BOSTON (CBS) -- The Boston Celtics dug themselves an early hole in Dallas on Monday night, one that was too much to overcome in the end.
But that didn't stop them from making it interesting in the second half.
After falling behind by 31 in the first half and trailing by 26 at halftime, the Celtics had no business to make it a game against the best offensive team in the NBA. But they fought and clawed back with a furious run over the game's final 24 minutes, which began with a 28-10 run to start the third quarter and continued with some strong defense down the stretch.
In the end, the Celtics couldn't get the stop or hit the shot they needed to in order to escape with a victory. Those are both hard tasks to ask a young team on the road. While they fought as hard as they could in the second half, their deficiencies in the first half were too much to overcome. That'll be the focus for head coach Brad Stevens when he and his team sit down to watch the game tape from the 118-113 loss.
"You can't start that way against anybody, and you can't start that way against the best offense in the league," said head coach Brad Stevens. "They had it rolling and they had it moving; it was like one team played five-on-zero in the first half. Then we got into the ball and played a little more into our identity. We played better, but it's easy to play when you're down 26."
"You know it's like getting punched in the mouth," forward Jeff Green said of the first half. "Once you get punched in the mouth you tend to wake up a little bit and start to play a little harder. Houston and Dallas both came out and punched us in the mouth and you know we woke up in the second half. We have to be the aggressor; we can't allow teams to jump on us like that."
Green led all scorers with 35 points, hitting 14 of his 28 shots from the floor, while Avery Bradley had a very impressive night with a career-high 32 points on 13-for-22 shooting. He drained four of his six three-point attempts, and was fouled taking one with 39 seconds to go with Dallas clinging to a one point lead. Bradley hit just two of his three shots at the line though, and Dallas was able to hold off the Boston's comeback with a Monte Ellis jumper followed by some game-sealing free throws.
Monday night goes down as a loss in the standings and extends the franchise's losing streak in Western Conference buildings to 22 games. But if anything is clear following the game, it's there is no quit in these Celtics.
After an embarrassing loss in Houston on Saturday and their horrid start on Monday, the Celtics could have packed it in and left the state of Texas with very little confidence. But Stevens made sure his team came out with some extra fire to start the second half, and it showed with their defensive intensity. They outscored the Mavs 38-24 in the third quarter, and even when the game seemed out of reach in the final minutes, they kept battling hard for every rebound and loose ball.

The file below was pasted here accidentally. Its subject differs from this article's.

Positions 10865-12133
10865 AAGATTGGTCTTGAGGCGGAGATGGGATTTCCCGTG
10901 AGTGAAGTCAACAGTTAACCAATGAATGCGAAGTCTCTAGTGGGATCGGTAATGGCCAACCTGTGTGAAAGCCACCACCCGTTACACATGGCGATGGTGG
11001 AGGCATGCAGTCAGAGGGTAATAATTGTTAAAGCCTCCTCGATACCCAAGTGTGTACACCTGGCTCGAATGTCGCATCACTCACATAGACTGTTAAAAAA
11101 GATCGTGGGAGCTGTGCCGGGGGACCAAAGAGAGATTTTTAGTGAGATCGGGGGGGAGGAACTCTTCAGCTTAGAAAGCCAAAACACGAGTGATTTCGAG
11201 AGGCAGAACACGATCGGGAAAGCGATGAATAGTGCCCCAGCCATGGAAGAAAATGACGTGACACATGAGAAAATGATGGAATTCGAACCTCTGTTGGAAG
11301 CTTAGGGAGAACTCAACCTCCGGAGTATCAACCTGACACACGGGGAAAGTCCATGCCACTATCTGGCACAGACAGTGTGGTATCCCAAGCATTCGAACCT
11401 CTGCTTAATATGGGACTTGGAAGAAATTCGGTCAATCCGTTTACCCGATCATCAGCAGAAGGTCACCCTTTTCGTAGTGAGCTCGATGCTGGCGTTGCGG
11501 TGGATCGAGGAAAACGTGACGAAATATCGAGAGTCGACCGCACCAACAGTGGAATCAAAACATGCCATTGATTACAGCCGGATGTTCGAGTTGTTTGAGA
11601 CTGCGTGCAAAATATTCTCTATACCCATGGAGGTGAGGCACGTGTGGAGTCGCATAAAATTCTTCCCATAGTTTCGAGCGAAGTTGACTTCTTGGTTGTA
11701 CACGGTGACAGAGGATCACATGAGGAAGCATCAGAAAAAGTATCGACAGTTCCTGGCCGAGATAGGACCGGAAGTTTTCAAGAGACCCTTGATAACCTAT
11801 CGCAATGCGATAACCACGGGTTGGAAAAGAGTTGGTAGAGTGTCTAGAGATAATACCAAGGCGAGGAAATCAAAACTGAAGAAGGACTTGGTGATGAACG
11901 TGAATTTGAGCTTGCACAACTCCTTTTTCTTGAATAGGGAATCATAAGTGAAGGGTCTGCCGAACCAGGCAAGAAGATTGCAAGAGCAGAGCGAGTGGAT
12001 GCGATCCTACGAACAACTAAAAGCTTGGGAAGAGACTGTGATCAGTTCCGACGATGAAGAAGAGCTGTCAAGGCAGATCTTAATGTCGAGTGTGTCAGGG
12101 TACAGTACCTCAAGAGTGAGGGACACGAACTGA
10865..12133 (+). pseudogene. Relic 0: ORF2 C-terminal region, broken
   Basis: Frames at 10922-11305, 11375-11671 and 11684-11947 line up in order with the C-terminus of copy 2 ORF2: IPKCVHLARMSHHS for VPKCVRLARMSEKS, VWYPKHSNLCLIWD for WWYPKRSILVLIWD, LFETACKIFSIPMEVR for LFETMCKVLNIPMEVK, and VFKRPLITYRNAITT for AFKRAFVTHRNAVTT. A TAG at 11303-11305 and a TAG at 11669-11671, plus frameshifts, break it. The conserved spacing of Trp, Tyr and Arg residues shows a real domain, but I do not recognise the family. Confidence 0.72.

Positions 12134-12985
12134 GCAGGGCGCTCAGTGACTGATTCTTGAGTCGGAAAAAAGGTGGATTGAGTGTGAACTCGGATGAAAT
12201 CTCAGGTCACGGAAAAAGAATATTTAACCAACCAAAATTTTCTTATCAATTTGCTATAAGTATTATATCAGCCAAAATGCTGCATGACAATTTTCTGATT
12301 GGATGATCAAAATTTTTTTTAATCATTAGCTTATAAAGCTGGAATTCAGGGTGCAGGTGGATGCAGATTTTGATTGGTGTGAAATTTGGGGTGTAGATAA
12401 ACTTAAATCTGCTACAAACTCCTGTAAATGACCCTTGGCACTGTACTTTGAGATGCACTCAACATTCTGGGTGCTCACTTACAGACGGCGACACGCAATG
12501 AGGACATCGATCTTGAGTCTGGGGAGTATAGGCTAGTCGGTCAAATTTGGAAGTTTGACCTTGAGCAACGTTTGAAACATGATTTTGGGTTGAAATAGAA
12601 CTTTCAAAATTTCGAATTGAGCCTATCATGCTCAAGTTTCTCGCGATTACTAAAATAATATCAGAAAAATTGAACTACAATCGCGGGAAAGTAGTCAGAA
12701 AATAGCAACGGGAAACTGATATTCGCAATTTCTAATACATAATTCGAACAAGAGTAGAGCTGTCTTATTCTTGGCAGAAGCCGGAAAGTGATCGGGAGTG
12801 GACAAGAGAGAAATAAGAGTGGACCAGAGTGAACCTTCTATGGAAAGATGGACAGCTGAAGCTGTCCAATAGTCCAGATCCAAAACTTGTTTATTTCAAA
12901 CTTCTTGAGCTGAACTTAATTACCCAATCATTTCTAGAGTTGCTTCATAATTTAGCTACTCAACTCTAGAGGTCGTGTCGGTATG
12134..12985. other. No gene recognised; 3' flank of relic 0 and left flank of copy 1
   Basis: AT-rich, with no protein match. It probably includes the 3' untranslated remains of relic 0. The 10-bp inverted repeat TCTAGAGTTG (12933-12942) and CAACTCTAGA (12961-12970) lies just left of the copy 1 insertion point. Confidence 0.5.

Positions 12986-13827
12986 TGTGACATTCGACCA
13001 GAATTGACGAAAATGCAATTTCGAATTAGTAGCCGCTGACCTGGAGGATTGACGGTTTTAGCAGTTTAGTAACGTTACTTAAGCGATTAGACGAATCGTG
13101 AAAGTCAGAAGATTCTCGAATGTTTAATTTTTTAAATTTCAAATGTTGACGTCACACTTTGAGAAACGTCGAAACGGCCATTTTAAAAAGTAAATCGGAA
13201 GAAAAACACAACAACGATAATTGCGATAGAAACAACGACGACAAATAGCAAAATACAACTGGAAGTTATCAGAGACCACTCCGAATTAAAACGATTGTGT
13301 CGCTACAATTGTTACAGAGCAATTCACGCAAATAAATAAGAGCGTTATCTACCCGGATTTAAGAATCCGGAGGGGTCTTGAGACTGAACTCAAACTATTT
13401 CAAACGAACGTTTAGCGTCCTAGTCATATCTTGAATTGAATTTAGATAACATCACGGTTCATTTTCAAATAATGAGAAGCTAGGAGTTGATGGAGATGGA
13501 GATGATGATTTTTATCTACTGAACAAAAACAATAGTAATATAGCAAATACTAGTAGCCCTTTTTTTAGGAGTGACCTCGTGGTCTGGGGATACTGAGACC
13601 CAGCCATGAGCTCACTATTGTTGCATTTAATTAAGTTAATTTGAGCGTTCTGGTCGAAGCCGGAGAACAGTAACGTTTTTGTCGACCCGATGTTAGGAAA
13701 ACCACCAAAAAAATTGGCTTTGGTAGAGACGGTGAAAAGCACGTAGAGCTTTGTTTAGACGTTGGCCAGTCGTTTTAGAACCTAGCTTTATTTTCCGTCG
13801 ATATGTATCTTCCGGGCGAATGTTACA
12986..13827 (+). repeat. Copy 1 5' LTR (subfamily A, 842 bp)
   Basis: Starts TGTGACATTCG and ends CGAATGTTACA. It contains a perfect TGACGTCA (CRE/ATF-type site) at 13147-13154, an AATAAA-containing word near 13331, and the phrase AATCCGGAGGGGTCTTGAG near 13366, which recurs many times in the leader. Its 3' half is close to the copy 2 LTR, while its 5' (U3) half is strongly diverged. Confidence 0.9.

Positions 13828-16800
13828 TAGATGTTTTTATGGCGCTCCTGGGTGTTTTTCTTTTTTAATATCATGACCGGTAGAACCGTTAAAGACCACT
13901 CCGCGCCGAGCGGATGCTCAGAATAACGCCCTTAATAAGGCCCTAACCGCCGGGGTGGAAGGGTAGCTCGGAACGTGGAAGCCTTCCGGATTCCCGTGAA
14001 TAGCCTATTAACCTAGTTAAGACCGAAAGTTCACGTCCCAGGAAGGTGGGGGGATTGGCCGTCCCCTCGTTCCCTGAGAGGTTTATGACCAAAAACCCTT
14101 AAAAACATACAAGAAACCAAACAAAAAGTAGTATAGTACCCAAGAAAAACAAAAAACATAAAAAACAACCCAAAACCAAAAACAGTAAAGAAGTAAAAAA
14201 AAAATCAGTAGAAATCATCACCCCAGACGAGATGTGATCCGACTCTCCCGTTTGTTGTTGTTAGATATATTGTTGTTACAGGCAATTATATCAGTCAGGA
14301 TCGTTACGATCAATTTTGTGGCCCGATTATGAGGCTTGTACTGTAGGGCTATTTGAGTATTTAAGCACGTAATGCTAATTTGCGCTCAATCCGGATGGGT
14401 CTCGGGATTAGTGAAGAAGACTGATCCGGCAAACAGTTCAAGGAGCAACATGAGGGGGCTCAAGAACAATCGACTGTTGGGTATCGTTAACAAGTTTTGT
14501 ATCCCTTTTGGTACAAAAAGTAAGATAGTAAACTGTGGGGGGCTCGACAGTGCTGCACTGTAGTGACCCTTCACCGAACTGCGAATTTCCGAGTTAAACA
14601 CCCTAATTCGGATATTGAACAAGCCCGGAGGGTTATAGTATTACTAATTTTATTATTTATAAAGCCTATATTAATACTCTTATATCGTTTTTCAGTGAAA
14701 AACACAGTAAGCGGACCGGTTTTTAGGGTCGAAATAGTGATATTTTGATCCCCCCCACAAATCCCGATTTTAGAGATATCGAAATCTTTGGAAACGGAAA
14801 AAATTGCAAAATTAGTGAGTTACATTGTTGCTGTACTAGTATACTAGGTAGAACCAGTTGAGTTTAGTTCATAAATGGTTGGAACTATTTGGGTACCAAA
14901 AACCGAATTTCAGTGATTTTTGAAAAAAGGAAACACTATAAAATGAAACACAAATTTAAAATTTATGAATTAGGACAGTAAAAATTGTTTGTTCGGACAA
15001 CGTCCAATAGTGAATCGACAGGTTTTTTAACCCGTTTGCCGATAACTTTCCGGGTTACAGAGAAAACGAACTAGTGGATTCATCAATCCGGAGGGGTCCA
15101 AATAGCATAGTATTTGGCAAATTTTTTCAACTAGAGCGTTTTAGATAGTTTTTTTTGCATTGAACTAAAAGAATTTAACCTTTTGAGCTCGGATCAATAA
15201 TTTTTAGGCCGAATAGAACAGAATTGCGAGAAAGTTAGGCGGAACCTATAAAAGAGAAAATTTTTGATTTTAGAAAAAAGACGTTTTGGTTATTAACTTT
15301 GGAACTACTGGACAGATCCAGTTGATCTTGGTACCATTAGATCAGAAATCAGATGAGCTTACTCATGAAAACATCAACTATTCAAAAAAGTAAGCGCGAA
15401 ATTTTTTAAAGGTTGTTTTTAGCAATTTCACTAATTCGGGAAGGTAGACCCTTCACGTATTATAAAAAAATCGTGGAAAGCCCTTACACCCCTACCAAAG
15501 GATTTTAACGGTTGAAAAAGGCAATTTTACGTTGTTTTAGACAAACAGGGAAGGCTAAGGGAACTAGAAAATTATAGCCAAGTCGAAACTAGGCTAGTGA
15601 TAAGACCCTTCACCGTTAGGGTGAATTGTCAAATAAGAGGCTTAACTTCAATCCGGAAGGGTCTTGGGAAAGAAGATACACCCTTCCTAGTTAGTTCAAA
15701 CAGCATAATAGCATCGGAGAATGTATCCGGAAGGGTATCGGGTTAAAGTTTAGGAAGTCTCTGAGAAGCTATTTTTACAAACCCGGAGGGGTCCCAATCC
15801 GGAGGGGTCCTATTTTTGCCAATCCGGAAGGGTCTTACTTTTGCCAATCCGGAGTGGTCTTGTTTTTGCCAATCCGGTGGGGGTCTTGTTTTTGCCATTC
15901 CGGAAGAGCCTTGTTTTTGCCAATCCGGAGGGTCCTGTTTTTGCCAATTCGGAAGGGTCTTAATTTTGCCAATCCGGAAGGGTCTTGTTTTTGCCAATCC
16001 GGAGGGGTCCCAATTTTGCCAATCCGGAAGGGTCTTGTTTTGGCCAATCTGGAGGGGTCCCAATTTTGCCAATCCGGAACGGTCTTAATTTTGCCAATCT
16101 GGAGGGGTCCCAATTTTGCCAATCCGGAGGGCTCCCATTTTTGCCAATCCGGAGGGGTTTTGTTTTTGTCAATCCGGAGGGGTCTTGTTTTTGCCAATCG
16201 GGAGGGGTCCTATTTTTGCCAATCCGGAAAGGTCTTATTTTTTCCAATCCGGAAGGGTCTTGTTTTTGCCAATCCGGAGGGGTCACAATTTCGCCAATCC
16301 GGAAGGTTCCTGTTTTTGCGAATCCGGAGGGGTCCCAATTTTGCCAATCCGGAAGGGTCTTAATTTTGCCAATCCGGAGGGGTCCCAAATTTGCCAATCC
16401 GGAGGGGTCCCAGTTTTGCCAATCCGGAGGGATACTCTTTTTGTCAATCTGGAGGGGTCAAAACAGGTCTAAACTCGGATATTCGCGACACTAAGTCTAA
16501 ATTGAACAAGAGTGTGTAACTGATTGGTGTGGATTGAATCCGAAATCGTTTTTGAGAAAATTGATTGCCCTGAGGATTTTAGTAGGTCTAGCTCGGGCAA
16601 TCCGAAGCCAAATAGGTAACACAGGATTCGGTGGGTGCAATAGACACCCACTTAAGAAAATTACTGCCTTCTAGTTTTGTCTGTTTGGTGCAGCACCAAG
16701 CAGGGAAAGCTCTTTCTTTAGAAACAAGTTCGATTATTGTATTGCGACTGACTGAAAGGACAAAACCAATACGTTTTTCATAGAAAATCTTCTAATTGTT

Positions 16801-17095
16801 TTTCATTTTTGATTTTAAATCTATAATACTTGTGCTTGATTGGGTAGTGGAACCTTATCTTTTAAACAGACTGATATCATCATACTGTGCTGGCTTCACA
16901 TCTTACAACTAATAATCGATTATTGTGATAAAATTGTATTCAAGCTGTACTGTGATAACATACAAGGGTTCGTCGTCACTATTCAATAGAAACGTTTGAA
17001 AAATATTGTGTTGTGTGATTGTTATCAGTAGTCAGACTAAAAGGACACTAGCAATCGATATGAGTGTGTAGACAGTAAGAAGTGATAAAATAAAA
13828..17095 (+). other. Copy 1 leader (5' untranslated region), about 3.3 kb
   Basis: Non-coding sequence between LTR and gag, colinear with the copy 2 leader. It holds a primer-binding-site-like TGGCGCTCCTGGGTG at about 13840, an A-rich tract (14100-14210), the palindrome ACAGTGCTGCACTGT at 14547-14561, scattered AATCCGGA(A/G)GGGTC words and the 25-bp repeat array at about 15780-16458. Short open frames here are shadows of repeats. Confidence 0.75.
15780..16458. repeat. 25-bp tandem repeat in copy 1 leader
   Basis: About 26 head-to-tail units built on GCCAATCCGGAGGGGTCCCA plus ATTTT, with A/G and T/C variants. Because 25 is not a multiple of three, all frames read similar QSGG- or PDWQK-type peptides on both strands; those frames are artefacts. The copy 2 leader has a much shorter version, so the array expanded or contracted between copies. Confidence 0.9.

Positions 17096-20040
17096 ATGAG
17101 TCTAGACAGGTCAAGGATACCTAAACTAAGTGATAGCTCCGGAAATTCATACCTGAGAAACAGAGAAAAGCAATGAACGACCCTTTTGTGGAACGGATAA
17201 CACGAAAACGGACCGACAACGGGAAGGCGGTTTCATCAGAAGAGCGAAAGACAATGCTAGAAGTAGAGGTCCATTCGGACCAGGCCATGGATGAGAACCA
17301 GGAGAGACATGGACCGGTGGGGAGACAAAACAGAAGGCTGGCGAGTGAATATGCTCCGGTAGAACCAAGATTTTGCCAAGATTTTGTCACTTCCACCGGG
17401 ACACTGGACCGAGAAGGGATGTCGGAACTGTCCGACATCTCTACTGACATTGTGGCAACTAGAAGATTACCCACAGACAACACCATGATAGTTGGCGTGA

Perhaps the most impressive stretch came from a rookie playing in front of his home crowd. Marcus Smart, who attended high school just outside of Dallas, played out of his mind in the game's final minutes. It started with a beautiful no-look, left-handed pass under the basket to Jared Sullinger that made it a four point game with 4:15 left to go. On Boston's next possession Smart had Dirk Nowitzki on him (Smart actually guarded the Dallas big man on a few possessions as well), and calmly stepped back and nailed a three pointer to bring Boston to within two, 107-105. After a 7-0 Dallas run made it appear the Celtics had no shot, Smart started the fast break after a Sullinger block on Monte Ellis and fed Green for an open three, getting the Celtics within five. He and Avery Bradley teamed up to force a Dallas turnover just a few ticks later, and a Bradley layup once again had Boston within three.
Fans will be giddy after Smart's electric play during Boston's comeback, but the rookie wasn't pleased with the team's start. Still, he remains confident.
"It's on us. You can't lay down. We talked among each other and we weren't trying to get embarrassed like we did Saturday," said Smart. "It's really frustrating because that team in the second half is the team we know we can be and the team we are. It's just hard knowing that and coming out in the first half the way we did."
Games like Saturday's blowout and the first half of Monday are to be expected from a young team looking to form its identity, especially on the road. When the Celtics are not focused on the defensive end, things can get out of hand quickly.
But know that even when they're staring at a double-digit deficit, they're going to play hard. Things won't always fall in Boston's favor, but if the effort is there, it's still going to be a lot of fun to watch.
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